Court: United States Court of Appeals for the Third Circuit
In 2016, plaintiff Richard Nybeck sued various product manufacturers in the Philadelphia County Court of Common Pleas, alleging he developed lung cancer after his occupational exposure to asbestos. Thereafter, the defendants removed the case to federal court pursuant to 28 U.S.C. §§ 1442(a)(1) and 1446.
The plaintiff initially filed a “short form” complaint which incorporated a master long form complaint by reference, instead of laying out defendant-specific facts and allegations. After the case was removed to federal court, the defendants filed a motion to dismiss for failure to state a claim, arguing the plaintiff’s short form complaint did not comply with federal pleading standards. The district court granted the defendants’ motion, but also granted the plaintiff leave to amend the complaint.
Plaintiff failed to file an amended complaint before the district court’s deadline. Five months later, the plaintiff’s counsel filed a motion for leave to file an amended complaint out of time. The court denied plaintiff’s motion and dismissed the complaint.
Instead of appealing the dismissal order, the plaintiff’s counsel filed a new second complaint. Defendants moved to dismiss, arguing that the new complaint was precluded by the district court’s dismissal order from the first complaint. The court granted the defendants’ motion and the plaintiff filed this appeal arguing that the court erred in dismissing the first complaint. The court found that since the defendants’ motion and the plaintiff’s appeal related to the dismissal of the second filed complaint, the sole issue was whether claim preclusion applied.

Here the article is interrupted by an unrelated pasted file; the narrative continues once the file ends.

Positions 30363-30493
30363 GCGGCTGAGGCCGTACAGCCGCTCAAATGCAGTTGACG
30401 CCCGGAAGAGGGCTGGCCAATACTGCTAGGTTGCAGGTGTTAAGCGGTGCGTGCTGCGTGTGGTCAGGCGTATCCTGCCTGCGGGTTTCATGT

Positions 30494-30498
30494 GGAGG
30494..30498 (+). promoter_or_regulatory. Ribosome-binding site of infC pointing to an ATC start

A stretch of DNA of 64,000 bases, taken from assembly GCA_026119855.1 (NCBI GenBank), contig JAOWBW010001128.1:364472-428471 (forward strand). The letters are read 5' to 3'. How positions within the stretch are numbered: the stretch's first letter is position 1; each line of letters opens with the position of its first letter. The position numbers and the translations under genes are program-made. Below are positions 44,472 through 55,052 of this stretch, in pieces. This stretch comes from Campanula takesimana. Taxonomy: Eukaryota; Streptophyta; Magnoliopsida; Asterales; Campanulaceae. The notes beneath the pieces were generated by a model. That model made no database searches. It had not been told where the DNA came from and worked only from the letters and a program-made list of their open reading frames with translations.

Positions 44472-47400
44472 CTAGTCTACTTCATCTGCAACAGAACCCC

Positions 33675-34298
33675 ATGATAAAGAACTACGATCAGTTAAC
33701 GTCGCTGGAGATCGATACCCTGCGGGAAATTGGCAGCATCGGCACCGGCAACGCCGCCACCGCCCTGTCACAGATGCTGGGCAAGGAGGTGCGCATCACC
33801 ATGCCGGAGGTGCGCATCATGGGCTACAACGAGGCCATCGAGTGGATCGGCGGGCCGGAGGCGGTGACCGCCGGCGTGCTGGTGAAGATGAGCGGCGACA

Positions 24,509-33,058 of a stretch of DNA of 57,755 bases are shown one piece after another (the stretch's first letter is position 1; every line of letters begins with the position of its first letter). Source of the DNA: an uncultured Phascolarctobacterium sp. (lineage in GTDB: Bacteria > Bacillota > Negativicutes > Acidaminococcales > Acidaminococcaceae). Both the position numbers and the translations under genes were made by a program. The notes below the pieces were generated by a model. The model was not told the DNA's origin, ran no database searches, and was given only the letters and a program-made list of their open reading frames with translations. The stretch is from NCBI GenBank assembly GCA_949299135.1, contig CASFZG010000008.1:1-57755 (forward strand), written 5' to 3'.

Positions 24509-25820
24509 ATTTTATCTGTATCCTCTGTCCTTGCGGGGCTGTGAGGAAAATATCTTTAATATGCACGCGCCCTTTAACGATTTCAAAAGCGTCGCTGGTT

Claim preclusion is proper where (1) there is a final judgment on the merits; (2) the same parties are involved in both suits; and (3) the same cause of action is involved in both suits. In re Mullarkey, 536 F.3d 215, 225 (3d Cir. 2008); see also Taylor v. Sturgell, 553 U.S. 880, 892 (2008). The “essential similarity of the underlying events giving rise to the various legal claims” determines whether two causes of action are the same for claim preclusion purposes. Blunt v. Lower Merion Sch. Dist., 767 F.3d 247, 277 (3d Cir. 2014)(emphasis omitted).
The court ultimately rejected the plaintiff’s appeal, finding that claim preclusion applied, as all three prongs of the claim preclusion test were met. The plaintiff’s failure to timely file a motion to amend meant that the initial complaint was dismissed on the merits. The other two prongs of claim preclusion (same parties, same suit) were also present. Accordingly, the court affirmed the district court’s dismissal of the plaintiff’s second complaint on claim preclusion grounds, and the plaintiff’s appeal was denied.
Read the full decision here.